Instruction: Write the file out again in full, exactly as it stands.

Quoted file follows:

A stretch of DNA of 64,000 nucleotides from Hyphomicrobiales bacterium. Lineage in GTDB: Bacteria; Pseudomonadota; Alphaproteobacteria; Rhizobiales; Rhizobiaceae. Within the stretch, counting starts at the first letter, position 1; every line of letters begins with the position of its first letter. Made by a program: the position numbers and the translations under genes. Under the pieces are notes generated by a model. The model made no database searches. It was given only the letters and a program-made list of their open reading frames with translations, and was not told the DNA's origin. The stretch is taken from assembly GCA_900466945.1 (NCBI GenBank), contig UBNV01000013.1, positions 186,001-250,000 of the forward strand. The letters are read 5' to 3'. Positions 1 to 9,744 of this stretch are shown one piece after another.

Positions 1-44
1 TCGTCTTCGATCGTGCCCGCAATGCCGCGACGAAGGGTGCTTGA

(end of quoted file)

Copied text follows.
A stretch of DNA of 64,000 nucleotides from Hyphomicrobiales bacterium. Lineage in GTDB: Bacteria; Pseudomonadota; Alphaproteobacteria; Rhizobiales; Rhizobiaceae. Within the stretch, counting starts at the first letter, position 1; every line of letters begins with the position of its first letter. Made by a program: the position numbers and the translations under genes. Under the pieces are notes generated by a model. The model made no database searches. It was given only the letters and a program-made list of their open reading frames with translations, and was not told the DNA's origin. The stretch is taken from assembly GCA_900466945.1 (NCBI GenBank), contig UBNV01000013.1, positions 186,001-250,000 of the forward strand. The letters are read 5' to 3'. Positions 1 to 9,744 of this stretch are shown one piece after another.

Positions 1-44
1 TCGTCTTCGATCGTGCCCGCAATGCCGCGACGAAGGGTGCTTGA